Monday, April 07, 2008

Blog Release: IntoPittsburgh Diaspora Gathering

From Carl Kurlander:

Jodi S. Klebick, 412-622-1325,

“Wine Country” to Become “Mr. Roger’s Neighborhood”

Pittsburghers from West Coast “Neighborhoods” Invited to Reunite in Sonoma

Pittsburgh, PA – April 6, 2008– Pittsburghers from West Coast “Neighborhoods” and neighbors everywhere are being invited to reunite in Sonoma, California to mark the premiere of the locally produced documentary film, “My Tale of Two Cities” at the Sonoma Valley Film Festival on April 11 and 12, 2008 at 3 p.m. at the House of Docs. Steeltown Entertainment Project, in cooperation with 1905 Productions and Pittsburgh 250, is encouraging current and former Pittsburghers, and anyone who feels a part of “The Neighborhood” to join them for a special reunion in the sunny state of California to celebrate Pittsburgh and all things wonderful from “Mister Rogers’ Neighborhood.”

“My Tale of Two Cities” is “the ultimate comeback story of Pittsburgh,” a once great industrial giant that built America with its steel, cured polio, and invented everything from aluminum to the Big Mac, but which now, like a lot of American cities, that is being challenged to reinvent itself for a new age. It also tells the often funny, sometimes moving story of "St. Elmo’s Fire" screenwriter Carl Kurlander, who came home only to find both himself and his beloved hometown in mid-life crisis. (See for clips and details.) The film is making its debut at the Sonoma Valley Film Festival (April 10-13, 2008), which will also feature a tribute to Pittsburgh native, actor and director Michael Keaton who got his start as a Flying Zucchini Brother on “Mister Rogers’ Neighborhood.”

About the Party.

Anyone who has ever watched the yellow terrible towels fly at Steelers games is familiar with the “Steeler Nation”—which is made up not only of Pittsburgh’s loyal fan, but its large expatriate population, many of whom left home with the decline of the steel industry. With Pittsburgh celebrating its 250th anniversary, and the theme of the film as “It’s Never Too Late to Come Back,” organizers decided the event was a good opportunity to host a Pittsburgh Reunion Party—outside of Pittsburgh—as the town as anyone who has . Therefore, immediately after the 3:00 PM festival screening of “My Tale of Two Cities” on Friday, April 11th, anyone with Pittsburgh roots or who just feels a part of “The Neighborhood” is encouraged to attend a casual gathering of Pittsburghers at Steiner’s Tavern on Sonoma Plaza (RSVP recommended) from 5:00 PM to 8:00 PM. The reunion party will be importing and featuring a variety of Pittsburgh “delicacies” for the homesick and nostalgic, including Iron City Beer, Islay’s Chipped Ham, Jenny Lee Bakery rolls, Heinz condiments, Betsy Ann Chocolates, gourmet popcorn from Popcorn-N-That, and of course, Pittsburgh memorabilia including Terrible Towels.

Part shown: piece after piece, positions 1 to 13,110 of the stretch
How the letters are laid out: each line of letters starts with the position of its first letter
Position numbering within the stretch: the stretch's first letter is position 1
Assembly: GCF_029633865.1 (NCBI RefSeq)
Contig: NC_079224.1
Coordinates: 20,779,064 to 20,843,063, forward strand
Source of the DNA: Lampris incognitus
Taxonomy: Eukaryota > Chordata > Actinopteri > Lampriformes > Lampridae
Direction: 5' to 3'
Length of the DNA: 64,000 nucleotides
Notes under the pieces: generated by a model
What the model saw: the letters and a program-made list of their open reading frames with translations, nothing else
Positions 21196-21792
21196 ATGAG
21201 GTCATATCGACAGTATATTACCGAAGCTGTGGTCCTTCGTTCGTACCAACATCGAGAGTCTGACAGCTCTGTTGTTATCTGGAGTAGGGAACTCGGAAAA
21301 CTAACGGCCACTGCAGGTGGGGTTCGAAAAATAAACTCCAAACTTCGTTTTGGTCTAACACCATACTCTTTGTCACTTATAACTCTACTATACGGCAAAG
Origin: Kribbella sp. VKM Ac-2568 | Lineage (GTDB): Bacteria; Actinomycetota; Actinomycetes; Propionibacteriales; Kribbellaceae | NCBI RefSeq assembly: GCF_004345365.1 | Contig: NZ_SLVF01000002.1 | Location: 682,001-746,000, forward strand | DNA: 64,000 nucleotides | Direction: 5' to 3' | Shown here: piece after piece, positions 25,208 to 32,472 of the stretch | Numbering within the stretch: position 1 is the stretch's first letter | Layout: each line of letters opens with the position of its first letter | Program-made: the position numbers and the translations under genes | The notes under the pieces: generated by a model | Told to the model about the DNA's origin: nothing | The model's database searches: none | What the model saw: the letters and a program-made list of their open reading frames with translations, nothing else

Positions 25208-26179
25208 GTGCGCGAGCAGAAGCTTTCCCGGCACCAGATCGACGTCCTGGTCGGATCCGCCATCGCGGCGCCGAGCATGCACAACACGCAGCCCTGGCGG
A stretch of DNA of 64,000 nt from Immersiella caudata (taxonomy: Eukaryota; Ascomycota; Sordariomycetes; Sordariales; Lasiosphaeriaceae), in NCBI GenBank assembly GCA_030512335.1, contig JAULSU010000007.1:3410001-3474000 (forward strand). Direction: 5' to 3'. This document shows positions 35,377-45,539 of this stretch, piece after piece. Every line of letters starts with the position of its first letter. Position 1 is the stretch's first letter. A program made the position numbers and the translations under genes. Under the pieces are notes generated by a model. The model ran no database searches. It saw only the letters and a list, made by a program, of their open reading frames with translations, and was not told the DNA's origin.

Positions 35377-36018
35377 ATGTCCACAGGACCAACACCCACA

About the Film

In this election year when many are talking about how America will reinvent itself for a new age, My Tale of Two Cities, a small, but heartfelt documentary about a once great industrial city trying to reinvent itself may strike a chord with many in this country. The film, is talking about Pittsburgh, which everyone knows was once the home of the Steel industry, but may not realize was also the home of the real life “Mister Rogers’ Neighborhood.” On his program, Fred Rogers would often be visited by his mailman Mr. McFeely (David Newell) who would bring him short films of things that were made in the neighborhood. But many of those things are no longer made here and this film asks the question: “What can we as a country make now?”

The film also tells the often funny, and sometimes moving story of St. Elmo’s Fire screenwriter Carl Kurlander, who left Hollywood and moved back to his hometown to teach at the University of Pittsburgh and thought that he and his wife had found the perfect place to raise their daughter. But soon after appearing on “Oprah” to discuss his surprising move, Carl discovered that Pittsburgh, which was one of the richest cities in the world when it was the “Silicon Valley of the Industrial Revolution” a hundred years ago, was now on the verge of bankruptcy. In attempt to help his hometown, Carl does perhaps what Mister Rogers would have done, and goes and asks his neighbors whether the place that historian David McCullough cites as having invented everything from Heinz ketchup to the first movie theater, can once again come back and become “the city of Champions?”